Thailand enjoyed a rather laissez-faire economic model during the second half of the 20th century, even as its neighbors — especially Laos, Cambodia and Vietnam — fought brutal wars in the name of class revolution. The ruling regime was never tolerant of radical leftist economic positions. A relatively small communist insurgency was crushed in the 1970s. In 1976, more than 100 left-wing student organizers at Thammasat University were massacred by police.

But at the same time, the country experienced a huge amount of economic growth. Thailand’s gross domestic product went from $88.4 billion in 1990 to more than $455 billion in 2017, largely due to its export-focused economy. Those gains weren’t evenly spread, though. The main driver of inequality in Thailand, according to Pasuk Phongpaichit of Chulalongkorn University, is that income flows mostly to urban dwellers, leaving those in the informal sector and farming behind. But the median wealth per adult is just $1,085, less than half the average in the Asia-Pacific region, according to the Credit Suisse report.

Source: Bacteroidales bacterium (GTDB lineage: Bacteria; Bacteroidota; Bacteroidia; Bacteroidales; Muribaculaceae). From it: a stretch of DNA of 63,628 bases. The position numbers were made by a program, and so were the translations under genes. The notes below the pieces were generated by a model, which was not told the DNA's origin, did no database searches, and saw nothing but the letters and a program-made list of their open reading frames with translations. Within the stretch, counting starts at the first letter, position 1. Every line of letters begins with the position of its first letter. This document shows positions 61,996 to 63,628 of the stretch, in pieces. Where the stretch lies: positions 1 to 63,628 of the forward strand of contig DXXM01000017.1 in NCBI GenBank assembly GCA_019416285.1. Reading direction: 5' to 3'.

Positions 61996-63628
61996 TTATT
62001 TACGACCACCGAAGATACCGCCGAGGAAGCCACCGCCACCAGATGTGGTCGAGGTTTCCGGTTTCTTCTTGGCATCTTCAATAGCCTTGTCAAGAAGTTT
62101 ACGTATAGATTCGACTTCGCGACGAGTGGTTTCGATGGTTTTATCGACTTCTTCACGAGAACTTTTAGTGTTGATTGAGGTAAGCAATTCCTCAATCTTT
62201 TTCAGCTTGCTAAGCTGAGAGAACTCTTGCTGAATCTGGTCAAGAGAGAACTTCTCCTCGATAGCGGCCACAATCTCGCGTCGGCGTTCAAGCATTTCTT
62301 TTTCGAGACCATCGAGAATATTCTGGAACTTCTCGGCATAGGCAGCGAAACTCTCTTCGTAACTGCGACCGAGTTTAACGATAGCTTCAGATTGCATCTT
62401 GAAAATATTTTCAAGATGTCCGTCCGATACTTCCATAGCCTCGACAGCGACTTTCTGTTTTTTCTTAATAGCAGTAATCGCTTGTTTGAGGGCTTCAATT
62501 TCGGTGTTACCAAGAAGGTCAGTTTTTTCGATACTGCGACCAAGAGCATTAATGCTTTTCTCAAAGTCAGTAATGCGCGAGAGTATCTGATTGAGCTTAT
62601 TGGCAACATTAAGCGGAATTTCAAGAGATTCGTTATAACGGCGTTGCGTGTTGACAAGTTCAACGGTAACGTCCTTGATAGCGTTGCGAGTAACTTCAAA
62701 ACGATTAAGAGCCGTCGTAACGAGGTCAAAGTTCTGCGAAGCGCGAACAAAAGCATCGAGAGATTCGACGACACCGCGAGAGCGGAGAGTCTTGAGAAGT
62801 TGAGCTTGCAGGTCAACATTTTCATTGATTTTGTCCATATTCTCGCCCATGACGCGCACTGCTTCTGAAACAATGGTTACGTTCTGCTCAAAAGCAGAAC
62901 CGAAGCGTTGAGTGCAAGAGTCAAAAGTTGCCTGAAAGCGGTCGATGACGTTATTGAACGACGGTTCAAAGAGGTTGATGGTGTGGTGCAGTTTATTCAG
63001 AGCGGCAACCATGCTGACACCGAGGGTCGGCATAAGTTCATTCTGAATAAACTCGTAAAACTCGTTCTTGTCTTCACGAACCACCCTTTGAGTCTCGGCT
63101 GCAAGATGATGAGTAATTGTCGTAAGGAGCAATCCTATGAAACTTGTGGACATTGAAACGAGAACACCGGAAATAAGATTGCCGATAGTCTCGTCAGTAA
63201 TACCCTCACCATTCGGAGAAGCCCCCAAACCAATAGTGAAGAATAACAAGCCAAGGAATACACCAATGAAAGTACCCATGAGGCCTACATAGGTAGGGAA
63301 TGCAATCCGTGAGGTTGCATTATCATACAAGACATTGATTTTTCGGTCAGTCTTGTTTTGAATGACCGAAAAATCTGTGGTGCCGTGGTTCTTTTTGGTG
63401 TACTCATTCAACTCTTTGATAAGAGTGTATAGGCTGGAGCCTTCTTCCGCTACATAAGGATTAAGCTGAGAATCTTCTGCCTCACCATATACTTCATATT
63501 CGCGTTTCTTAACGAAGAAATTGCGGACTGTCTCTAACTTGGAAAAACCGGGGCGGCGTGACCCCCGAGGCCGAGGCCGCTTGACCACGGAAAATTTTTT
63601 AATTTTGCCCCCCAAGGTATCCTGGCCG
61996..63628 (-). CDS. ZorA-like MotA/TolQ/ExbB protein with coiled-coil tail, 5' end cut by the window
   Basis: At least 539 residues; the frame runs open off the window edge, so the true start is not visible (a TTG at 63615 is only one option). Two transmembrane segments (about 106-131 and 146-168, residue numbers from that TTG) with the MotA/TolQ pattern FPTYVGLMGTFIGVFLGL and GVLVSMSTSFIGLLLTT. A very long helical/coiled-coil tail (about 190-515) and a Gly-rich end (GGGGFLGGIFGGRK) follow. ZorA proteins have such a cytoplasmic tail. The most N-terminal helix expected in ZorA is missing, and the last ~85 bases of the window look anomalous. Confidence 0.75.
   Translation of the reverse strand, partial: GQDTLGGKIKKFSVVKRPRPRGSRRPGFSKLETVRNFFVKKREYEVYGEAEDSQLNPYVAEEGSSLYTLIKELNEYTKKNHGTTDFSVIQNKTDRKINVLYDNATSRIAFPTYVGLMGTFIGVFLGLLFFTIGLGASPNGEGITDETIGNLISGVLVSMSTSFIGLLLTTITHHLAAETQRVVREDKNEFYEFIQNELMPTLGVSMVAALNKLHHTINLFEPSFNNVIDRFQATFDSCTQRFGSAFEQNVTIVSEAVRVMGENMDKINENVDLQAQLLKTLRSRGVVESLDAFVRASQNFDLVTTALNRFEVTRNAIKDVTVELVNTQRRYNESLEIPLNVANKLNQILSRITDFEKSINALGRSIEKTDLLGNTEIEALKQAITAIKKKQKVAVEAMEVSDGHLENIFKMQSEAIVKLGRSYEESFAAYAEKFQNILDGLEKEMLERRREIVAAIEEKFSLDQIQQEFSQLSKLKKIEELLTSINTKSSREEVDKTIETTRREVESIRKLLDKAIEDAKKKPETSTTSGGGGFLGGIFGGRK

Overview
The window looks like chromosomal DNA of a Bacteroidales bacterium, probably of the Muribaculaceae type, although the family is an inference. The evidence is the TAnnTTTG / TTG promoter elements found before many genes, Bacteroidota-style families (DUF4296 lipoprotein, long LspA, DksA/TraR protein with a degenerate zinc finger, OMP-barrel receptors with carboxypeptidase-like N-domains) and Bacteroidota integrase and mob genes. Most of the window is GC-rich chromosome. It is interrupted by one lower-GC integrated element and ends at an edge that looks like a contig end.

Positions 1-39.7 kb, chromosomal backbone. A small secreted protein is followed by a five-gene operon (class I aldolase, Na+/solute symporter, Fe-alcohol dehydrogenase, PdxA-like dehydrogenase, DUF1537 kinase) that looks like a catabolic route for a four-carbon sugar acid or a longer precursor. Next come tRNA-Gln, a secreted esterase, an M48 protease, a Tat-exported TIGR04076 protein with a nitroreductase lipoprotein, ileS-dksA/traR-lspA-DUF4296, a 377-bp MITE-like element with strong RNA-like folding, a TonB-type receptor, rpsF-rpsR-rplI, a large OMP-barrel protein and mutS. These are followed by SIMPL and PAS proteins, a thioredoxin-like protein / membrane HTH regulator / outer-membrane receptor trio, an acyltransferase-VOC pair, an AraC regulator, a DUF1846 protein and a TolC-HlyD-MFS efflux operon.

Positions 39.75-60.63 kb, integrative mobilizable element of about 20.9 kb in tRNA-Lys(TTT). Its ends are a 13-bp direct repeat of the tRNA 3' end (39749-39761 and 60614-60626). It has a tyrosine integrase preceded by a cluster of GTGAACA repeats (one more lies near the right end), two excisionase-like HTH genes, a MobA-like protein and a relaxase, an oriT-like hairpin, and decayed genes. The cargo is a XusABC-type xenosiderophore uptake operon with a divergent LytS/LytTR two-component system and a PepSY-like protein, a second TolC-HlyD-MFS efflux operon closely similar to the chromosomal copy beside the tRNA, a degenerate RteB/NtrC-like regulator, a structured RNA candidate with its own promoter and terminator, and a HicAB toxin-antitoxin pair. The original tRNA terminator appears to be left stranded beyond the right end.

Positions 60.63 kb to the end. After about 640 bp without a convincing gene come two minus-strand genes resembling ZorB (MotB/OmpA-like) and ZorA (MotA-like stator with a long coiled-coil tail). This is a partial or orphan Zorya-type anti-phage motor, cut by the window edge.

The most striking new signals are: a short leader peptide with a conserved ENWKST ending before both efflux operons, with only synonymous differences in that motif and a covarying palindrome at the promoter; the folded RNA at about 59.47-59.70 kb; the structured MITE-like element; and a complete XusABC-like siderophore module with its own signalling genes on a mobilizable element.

Thais seem especially concerned with their role in the economy nowadays, says Pavin. “I think the issue has been increasing in our consciousness,” he says. Now it’s up to the opposition to make the case that they can steer the country’s wealth in the right direction … though as of a couple of months ago, more than half of respondents to a poll said they were still undecided on whom to vote for.

Meanwhile, Red Bull heir Vorayuth never did end up in court. Thai police refused to issue a warrant for his arrest.